One of the more depressing pieces of economic news to come into my inbox recently was this piece in the Chinese-language Economic Information Daily. I translate the first paragraph below:
The Fifth Plenum will be held in October this year to research and draft the proposal for the 13th Five-Year Plan, but the Economic Information Daily has learned that as of now it is still undecided whether the economic growth target will be 6.5% or 7%. Economists have different views on China’s potential economic growth rate over the next five years, but most of them think it should be over 7%.
This is depressing because it appears to indicate (with the usual caveats about the reliability of Chinese press reports) that there is hardly any meaningful debate about China’s economic prospects at the highest level of policymaking. If the question is whether the growth target for 2016-2020 should be the same as the previous five years, or half a percentage point slower, then that’s not even asking the right question. It is also disappointing because there had previously been some discussion about whether the next five-year plan should jettison GDP growth targets entirely, and instead target other indicators more directly related to the welfare of its population (maybe China could do something crazy like, I don’t know, target inflation and unemployment instead?). A move away from the fetishization of GDP numbers and toward more realistic policymaking in China is desperately needed, and right now I’m not feeling so optimistic that it is coming.
To get a sense of the problem, sample the rest of the commentary in the article, which features quotes from lots of big names–the type of economists who speak at conferences, write op-eds and get asked to advise the government. Hu Angang, a prominent Chinese economist who has been on the academic advisory commission for a few five-year plans now, is quoted as recommending a growth target of “about” 7% for the next five-year plan period (2016-2020). He says this would imply that anything from 6.6% to 7.4% would be an acceptable growth rate, but that 6.6% would be a “floor” for growth. Peking University economist Liu Wei says potential growth will be 7% or higher until 2023. Fan Gang, another well-known economist from one of the main non-government think tanks, also thinks future growth should be 7% or higher. Wang Yiming of the Development Research Center, a major in-house government think tank, also plumps for 7%. A more cautious view comes from China Banking Association economist Ba Shusong, who warns that because of the exhaustion of the demographic dividend and slower exports, GDP growth is likely to slow to 6.5% over the next five years.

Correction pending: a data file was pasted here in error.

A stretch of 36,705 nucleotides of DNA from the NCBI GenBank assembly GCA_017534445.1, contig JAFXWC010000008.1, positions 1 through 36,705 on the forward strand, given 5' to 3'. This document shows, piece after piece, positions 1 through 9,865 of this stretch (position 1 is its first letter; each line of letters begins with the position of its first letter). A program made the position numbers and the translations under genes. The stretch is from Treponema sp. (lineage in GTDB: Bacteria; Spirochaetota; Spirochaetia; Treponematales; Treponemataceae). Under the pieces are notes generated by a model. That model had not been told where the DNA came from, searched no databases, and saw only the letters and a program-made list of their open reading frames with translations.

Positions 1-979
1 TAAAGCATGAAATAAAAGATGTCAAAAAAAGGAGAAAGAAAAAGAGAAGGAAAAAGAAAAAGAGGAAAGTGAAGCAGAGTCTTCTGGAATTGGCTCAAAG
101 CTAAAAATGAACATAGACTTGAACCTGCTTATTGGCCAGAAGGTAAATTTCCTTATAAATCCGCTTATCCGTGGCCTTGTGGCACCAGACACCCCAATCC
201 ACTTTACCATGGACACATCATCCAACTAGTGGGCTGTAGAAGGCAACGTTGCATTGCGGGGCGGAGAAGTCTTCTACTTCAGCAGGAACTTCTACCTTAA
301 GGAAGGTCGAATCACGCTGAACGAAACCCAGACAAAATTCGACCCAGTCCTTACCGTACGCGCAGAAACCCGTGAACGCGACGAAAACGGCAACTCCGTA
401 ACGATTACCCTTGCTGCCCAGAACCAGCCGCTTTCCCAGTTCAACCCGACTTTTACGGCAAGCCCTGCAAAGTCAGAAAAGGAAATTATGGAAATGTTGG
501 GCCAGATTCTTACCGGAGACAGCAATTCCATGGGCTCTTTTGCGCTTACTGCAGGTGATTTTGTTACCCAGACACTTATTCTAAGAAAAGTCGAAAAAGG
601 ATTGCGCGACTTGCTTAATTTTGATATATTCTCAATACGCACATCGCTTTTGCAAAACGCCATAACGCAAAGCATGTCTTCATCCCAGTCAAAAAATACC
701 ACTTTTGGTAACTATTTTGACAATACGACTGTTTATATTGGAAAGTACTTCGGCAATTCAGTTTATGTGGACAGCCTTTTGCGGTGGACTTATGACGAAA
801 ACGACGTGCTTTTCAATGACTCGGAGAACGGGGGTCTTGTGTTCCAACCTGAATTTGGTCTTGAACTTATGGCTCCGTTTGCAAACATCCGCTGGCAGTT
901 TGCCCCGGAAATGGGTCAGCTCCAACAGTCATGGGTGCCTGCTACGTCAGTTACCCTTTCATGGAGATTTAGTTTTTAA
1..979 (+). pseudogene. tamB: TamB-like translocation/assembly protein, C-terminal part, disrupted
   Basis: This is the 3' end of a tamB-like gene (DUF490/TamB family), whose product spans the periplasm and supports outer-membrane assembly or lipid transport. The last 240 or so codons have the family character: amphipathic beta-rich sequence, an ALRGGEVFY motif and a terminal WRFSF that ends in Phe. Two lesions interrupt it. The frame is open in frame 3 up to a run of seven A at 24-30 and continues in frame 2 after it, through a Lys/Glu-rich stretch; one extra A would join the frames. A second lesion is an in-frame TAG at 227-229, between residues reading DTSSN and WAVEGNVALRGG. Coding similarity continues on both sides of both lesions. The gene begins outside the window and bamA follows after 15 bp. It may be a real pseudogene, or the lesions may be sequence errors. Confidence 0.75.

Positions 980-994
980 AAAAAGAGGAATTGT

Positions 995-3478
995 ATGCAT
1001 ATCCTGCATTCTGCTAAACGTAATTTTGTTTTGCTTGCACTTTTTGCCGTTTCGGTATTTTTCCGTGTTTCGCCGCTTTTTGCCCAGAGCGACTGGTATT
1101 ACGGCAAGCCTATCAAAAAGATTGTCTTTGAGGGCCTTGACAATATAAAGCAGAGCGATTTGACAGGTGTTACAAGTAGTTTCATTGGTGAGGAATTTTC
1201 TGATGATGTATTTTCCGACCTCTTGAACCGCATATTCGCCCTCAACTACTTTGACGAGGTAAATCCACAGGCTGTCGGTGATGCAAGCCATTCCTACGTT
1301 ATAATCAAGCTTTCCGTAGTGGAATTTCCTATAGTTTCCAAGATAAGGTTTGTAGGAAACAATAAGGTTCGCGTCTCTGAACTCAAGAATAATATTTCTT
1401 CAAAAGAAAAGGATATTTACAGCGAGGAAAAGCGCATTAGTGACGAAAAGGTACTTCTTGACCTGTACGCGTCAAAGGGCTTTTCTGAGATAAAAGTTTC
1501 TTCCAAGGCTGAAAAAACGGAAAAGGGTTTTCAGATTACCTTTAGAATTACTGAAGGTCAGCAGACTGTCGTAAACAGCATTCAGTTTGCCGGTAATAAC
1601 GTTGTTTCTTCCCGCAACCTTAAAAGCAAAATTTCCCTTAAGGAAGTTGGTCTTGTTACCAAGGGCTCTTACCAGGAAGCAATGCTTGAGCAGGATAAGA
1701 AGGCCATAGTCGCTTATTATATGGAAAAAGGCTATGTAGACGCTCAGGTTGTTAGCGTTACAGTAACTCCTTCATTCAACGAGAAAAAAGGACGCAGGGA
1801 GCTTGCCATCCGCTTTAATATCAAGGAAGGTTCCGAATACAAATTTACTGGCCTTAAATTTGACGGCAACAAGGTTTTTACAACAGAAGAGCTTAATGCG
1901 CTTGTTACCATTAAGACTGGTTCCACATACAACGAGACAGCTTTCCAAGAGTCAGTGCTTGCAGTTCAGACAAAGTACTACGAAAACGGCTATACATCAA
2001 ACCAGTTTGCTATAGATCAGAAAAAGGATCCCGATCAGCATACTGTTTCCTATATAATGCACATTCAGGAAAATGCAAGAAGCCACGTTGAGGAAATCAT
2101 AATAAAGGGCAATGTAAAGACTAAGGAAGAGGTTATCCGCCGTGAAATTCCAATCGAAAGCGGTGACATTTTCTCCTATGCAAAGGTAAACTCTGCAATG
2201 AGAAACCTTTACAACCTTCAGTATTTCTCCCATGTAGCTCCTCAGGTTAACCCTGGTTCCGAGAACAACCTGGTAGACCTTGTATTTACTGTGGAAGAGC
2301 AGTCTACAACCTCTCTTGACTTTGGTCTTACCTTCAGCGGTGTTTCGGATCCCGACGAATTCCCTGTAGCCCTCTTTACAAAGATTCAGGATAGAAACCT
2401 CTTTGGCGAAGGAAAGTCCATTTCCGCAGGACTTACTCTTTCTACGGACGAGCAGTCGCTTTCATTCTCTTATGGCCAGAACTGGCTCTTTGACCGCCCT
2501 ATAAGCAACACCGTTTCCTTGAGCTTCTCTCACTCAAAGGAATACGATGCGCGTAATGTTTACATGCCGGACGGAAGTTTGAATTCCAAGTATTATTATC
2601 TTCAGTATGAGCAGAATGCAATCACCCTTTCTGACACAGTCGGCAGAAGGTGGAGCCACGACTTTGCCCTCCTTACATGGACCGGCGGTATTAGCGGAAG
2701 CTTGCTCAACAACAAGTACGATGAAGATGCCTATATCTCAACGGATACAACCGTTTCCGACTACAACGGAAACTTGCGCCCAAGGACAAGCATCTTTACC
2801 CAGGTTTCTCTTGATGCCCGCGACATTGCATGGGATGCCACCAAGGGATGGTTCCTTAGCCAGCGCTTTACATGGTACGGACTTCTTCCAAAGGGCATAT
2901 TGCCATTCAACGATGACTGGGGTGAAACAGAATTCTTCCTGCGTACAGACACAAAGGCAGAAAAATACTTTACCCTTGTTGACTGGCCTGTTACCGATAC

Is it just me, or is it feeling like an echo chamber in here? Of course, it is easy to find Chinese economists who are not wedded to the view that GDP growth will never fall below 7% (I even work with some). But the point is that the public discussion of future growth prospects has been extremely impoverished of late. For all the recent propaganda about a “new normal” that requires some tough adjustments to slower growth, there is little public discussion of scenarios other than continued steady 7% growth. While in the international media you can read about a full range of possibilities, from crash to boom, in the official Chinese press you rarely see numbers other than 6% or 7% growth (or even 8%–I have on this blog previously criticized Justin Lin’s insistence that growth will be 8%). It feels like the topic of future growth rates has become so politicized that, whatever people’s private views, they have little incentive to publicly argue that China should prepare for lower growth. And if that means no one is preparing for lower growth, then we have a problem.
Out in the real world, it is pretty obvious that growth will head below 7% during the next five-year plan period, thanks to extremely high debt levels, the end of a decade-long housing boom and a severe slowdown in private-sector investment. The IMF, hardly a bastion of radical views, is forecasting 6.8% GDP growth for this year, and said in its Article IV review last week that China should look for growth of 6.0-6.5% in 2016. The IMF is urging China to accept this slowdown to what it calls “safer and more sustainable” growth rates, and adapt policy to this trend. I sure hope they succeed.